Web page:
So yes, I’m straight up admitting that at one point, we were instructed to post only positive things about Assetto Corsa or else we’d be subjected to an array of interesting Teamspeak meltdowns. When we took a firm stance on how we felt about Assetto Corsa – a title that was failing to live up to the hype a year after release – he promptly told us all to fuck off. This is what the behavior of a viral marketer looks like. They’re not always paid for their efforts, and their tactics are left up to their own personal techniques, but they are a type of user hell-bent on pushing the good news of whatever product they’ve aligned themselves with.
In the meantime, our site continued to grow, meaning that any article portraying Assetto Corsa in a negative manner would be seen by a fairly substantial number of sim racers. Obviously, this didn’t sit well with the staff at Kunos Simulazioni, as well as their followers, and it’s completely understandable they’d want to stand up for themselves and their product by retaliating in some form. It’s their “baby” so to speak, and they take any criticism very personally – even before you factor in each developer’s unique personalities.
But there’s a right way to do it, and a wrong way to do it. In selecting the wrong way to approach the situation, Kunos has accidentally proved us to be correct about an entirely separate manner. By labeling us as mentally ill sim racers whenever the topic of PRC.net comes up, allowing individuals closely aligned with the team to intentionally hurt the credibility of our site in admittedly creative ways, and then proceeding to laugh about the results in public with a suspicious group of people that include internal testers and editors of other websites, congratulations on confirming the presence of viral marketers in sim racing. Some people aren’t here to race.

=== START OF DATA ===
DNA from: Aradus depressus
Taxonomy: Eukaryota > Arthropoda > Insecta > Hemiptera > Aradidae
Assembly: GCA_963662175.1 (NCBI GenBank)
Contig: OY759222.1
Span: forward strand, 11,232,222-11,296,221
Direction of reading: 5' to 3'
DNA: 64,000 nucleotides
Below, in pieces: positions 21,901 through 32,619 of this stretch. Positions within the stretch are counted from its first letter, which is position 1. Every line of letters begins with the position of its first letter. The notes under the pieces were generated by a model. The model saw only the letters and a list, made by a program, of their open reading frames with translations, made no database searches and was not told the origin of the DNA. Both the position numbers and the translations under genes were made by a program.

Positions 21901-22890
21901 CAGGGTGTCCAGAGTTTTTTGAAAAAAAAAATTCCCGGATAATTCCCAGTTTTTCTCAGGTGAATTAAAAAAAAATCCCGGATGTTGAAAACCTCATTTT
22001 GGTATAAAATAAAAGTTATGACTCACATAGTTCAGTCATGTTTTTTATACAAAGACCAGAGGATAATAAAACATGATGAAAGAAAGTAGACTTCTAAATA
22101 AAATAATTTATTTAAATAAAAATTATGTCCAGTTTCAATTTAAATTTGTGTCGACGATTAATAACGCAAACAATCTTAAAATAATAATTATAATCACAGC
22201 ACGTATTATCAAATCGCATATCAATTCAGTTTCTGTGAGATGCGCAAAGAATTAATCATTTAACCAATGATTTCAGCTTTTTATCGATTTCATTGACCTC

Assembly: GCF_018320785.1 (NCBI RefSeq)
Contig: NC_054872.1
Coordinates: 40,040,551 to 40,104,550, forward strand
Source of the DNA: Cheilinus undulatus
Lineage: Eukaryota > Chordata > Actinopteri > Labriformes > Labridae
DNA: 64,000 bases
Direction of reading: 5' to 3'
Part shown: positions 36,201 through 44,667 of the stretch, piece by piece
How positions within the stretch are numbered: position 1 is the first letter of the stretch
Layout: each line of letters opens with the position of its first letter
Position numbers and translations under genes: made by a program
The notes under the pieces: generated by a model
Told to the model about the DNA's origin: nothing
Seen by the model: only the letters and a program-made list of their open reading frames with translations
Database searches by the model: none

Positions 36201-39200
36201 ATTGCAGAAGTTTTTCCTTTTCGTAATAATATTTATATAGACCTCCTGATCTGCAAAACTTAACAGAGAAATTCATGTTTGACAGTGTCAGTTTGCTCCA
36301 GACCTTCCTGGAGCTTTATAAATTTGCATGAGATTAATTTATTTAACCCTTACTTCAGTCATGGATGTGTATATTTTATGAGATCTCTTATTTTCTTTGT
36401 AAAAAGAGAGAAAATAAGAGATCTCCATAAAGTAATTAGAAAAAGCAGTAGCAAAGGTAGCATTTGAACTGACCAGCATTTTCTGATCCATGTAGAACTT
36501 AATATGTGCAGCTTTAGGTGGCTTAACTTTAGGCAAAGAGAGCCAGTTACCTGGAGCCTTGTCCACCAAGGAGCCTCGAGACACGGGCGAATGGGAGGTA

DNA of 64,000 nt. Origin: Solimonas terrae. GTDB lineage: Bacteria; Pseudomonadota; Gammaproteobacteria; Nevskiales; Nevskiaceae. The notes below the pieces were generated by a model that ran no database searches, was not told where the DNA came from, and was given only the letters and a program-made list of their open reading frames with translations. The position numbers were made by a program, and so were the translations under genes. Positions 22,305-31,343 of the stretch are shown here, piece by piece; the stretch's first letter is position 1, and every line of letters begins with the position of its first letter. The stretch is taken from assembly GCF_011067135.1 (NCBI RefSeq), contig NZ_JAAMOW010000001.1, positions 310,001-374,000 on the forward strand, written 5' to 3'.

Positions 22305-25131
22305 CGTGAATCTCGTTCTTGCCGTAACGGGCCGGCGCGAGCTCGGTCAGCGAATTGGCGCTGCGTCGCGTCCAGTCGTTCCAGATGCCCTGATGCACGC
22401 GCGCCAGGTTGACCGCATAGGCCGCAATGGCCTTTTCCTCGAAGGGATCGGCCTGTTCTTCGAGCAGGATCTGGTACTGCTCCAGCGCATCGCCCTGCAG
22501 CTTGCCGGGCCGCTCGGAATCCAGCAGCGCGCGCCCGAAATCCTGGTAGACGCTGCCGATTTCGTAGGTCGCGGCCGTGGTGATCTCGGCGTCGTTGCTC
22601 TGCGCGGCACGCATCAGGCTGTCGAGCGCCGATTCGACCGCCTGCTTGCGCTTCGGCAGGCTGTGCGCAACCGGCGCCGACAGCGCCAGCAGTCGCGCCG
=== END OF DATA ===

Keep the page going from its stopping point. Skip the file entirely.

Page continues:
PRC.net is a unique place, in the fact that it’s three exceptionally talented sim racers – all with varying levels of real world racing experience – speaking our minds about our favorite PC gaming sub-genre. It would be pretty dope if this format continued into other forms of gaming, as a flight simulator blog ran entirely by commercial pilots, or a Madden NFL tips site maintained by active college football players could be really fucking cool. There are no hidden agendas to push a certain product on our readers, and there is no incentive to intentionally point out the flaws in a product we’re not fans of. If we like a game, we’ll tell you about it. If we’ve found a bug – or someone else has made a hilarious glitch compilation – we’ll throw up the link to the YouTube video. If a developer is being an asshole to his customers, we’ll take screenshots of the forum posts for you. If a driving model’s overall complexity has been reduced, we’re fast enough on the track to notice the subtle adjustments almost immediately. If we find an exploit setup, we’ll show you that it works across every car in the game. This is not the place to send us generic press releases, as the team behind the upcoming line of NASCAR titles found out.